We’ve already spent time this week discussing the poor conduct of some fans and the implications of their actions at sporting events.
There was the guy in New York who heckled James Dolan, the owner of the New York Knicks and New York Rangers. And in two separate instances last week, soccer fans in Great Britain raced onto the pitch to physically attack players.
Now we need to take it one step further.
In Salt Lake City earlier this week, something just as awful took place in an NBA game between the Utah Jazz and Oklahoma City Thunder.
A shouting match ensued between a Jazz fan, Shane Keisel, and his wife, and Thunder guard Russell Westbrook that quickly escalated into a potentially incendiary situation.
Apparently, it started innocently enough when Keisel asked Westbrook why he was icing his knees when he was on the bench. Westbrook told Keisel he usually uses a heating pad. And then it all got out of control.
In a video that went viral this week, Westbrook can be seen yelling “I’ll f— you up,” as he was looking into the crowd from the end of the Thunder bench. “I swear to God, I’ll f— you up. You and your wife. I’ll f— you up.”
What apparently took Westbrook over the edge was Keisel’s comment that he should “Get on your knees like you’re used to.” Westbrook said after the game he considered it disrespectful and racially motivated.
According to The Athletic, Keisel told a television station in Salt Lake City he thought he and Westbrook were joshing each other, that Westbrook was even smiling at one point and that he never swore at him.
Thunder guard Raymond Felton, who was standing near Westbrook at the time, countered Keisel’s explanation, saying he did tell Westbrook to get on his knees.
Regardless, Jazz security acted swiftly, descending on Keisel, and the team announced it had issued him a lifetime ban. But Keisel was not the only one punished. The NBA fined Westbrook $25,000 for the way he responded to the taunting. Kevin Durant was also fined for a similar incident this season.
In the wake of it all, something very interesting happened Thursday before the Jazz played the Minnesota Lynx. Jazz owner Gail Miller spoke to the crowd for nearly four minutes, explaining the organization would not tolerate further unruliness at their games.
“I am extremely disappointed that one of our quote ‘fans’ conducted himself in such a way as to offend not only a guest in our arena, but also me personally, my family, our organization, the community, our players and you, as the best fans in the NBA,” Miller said.
“This should never happen. We are not a racist community. We believe in treating people with courtesy and respect as human beings. From time to time, individual fans exhibit poor behavior and forget their manners and disrespect players on other teams. When that happens, I want you to jump up and shout ‘stop.’ We have a code of conduct in this arena. It will be strictly enforced.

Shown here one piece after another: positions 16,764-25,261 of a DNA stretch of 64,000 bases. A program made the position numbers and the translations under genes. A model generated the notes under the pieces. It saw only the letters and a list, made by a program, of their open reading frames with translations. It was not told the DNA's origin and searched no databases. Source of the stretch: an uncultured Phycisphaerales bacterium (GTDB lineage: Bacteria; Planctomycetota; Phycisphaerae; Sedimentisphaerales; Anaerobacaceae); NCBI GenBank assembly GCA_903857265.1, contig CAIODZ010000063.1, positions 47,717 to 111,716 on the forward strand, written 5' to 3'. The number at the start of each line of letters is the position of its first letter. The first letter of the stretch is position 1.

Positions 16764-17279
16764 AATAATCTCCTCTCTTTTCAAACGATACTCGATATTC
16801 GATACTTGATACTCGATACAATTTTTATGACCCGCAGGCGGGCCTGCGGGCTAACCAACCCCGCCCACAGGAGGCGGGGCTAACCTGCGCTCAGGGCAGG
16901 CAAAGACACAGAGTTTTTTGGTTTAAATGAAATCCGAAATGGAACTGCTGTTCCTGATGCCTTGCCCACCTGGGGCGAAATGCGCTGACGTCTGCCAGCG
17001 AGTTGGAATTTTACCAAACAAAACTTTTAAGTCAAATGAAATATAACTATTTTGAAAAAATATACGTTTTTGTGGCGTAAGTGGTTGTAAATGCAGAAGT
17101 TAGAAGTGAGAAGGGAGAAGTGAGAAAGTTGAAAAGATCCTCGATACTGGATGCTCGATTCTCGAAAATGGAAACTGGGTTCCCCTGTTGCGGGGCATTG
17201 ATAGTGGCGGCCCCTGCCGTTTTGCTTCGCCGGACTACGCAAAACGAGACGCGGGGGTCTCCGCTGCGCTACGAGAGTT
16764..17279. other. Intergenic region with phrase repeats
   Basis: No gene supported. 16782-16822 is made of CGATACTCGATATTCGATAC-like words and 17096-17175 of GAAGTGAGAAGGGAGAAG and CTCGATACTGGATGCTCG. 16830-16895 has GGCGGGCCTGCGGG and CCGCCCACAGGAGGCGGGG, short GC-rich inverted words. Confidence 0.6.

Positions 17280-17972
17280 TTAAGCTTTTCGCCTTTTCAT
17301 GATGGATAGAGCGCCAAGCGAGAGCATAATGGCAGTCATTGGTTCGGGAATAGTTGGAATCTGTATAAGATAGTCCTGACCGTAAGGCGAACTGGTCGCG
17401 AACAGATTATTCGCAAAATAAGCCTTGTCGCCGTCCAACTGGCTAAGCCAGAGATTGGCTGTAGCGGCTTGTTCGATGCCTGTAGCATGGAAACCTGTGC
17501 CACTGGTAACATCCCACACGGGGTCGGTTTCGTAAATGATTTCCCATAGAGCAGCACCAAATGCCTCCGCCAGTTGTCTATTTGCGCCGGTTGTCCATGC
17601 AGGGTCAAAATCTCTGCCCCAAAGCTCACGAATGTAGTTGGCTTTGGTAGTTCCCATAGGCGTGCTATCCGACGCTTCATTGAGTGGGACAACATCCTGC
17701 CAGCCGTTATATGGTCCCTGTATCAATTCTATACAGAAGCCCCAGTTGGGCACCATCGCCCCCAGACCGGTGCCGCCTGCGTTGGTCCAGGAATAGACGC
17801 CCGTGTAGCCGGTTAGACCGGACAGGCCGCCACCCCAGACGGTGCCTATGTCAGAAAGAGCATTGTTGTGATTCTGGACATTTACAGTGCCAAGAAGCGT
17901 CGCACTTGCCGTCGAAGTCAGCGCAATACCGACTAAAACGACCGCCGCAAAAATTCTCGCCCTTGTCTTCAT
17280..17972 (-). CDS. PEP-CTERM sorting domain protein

“Other teams are not our enemies. They are our competition. Competition is a good thing. It allows players to showcase their talents, and it allows fans to encourage, appreciate, cheer for and enjoy those who share their talents with us.”
Before the game, Miller circulated an email to fans reminding them of what their responsibilities were if such an incident repeated itself.
“We do not permit hate speech, racism, sexism or homophobia,” the email said. “We also do not allow disruptive behavior, including bullying, foul or abusive language, or obscene gestures. Violators may be subject to ejection and other penalties, including a lifetime ban.”
This is the first time we can recall an owner talking directly to a fan base about disorderly conduct. It’s not unusual for public address announcers to remind fans to calm down if they start throwing things on the field or fights break out on a huge scale in stadiums and arenas.
Aware this is not the first time something like this has happened in her arena involving Westbrook, Miller is obviously concerned about the reputation of her organization. An incident like this can further cast a negative light among players who come to town and bring heat from the league, which might feel not enough is being done to deal with fan behavior.
“Every time I come here it’s a lot of disrespectful things that’s said,” Westbrook added after the game.
“As for beating up his wife, I’ve never put my hand on a woman, never will. I’ve never been (involved in) any domestic violence before, never have before. But once he said the comment, his wife repeated it, the same thing to me as well. So that’s kind of how that started out.”
After the game we found out the Jazz were aware of simmering tension between Westbrook and their fans.
“I just think there’s got to be something done,” Westbrook said. “There’s got to be some consequences for those type of people that come to the game just to say and do whatever they want to say. I don’t think it’s fair to the players. Not just to me, but I don’t think it’s fair to the players.”
In last season’s first-round playoff series between the teams, which the Jazz won in six games, a fan shouted down Westbrook as he left the floor at halftime of the final game. After it was done, he slapped away a cellphone from the hand of another fan sitting courtside.
“I don’t confront fans, fans confront me,” Westbrook said after last season’s incident. “Here in Utah, man, a lot of disrespectful, vulgar things are said to the players here with these fans. It’s truly disrespectful. (They) talk about your families, your kids. It’s just a disrespect to the game and I think it’s something that needs to be brought up.
“I’m tired of just going out and playing and letting fans say what the hell they want to say. I’m not with that. If I was on the street, they wouldn’t just come up to me and say anything crazy, because I don’t play that (expletive).”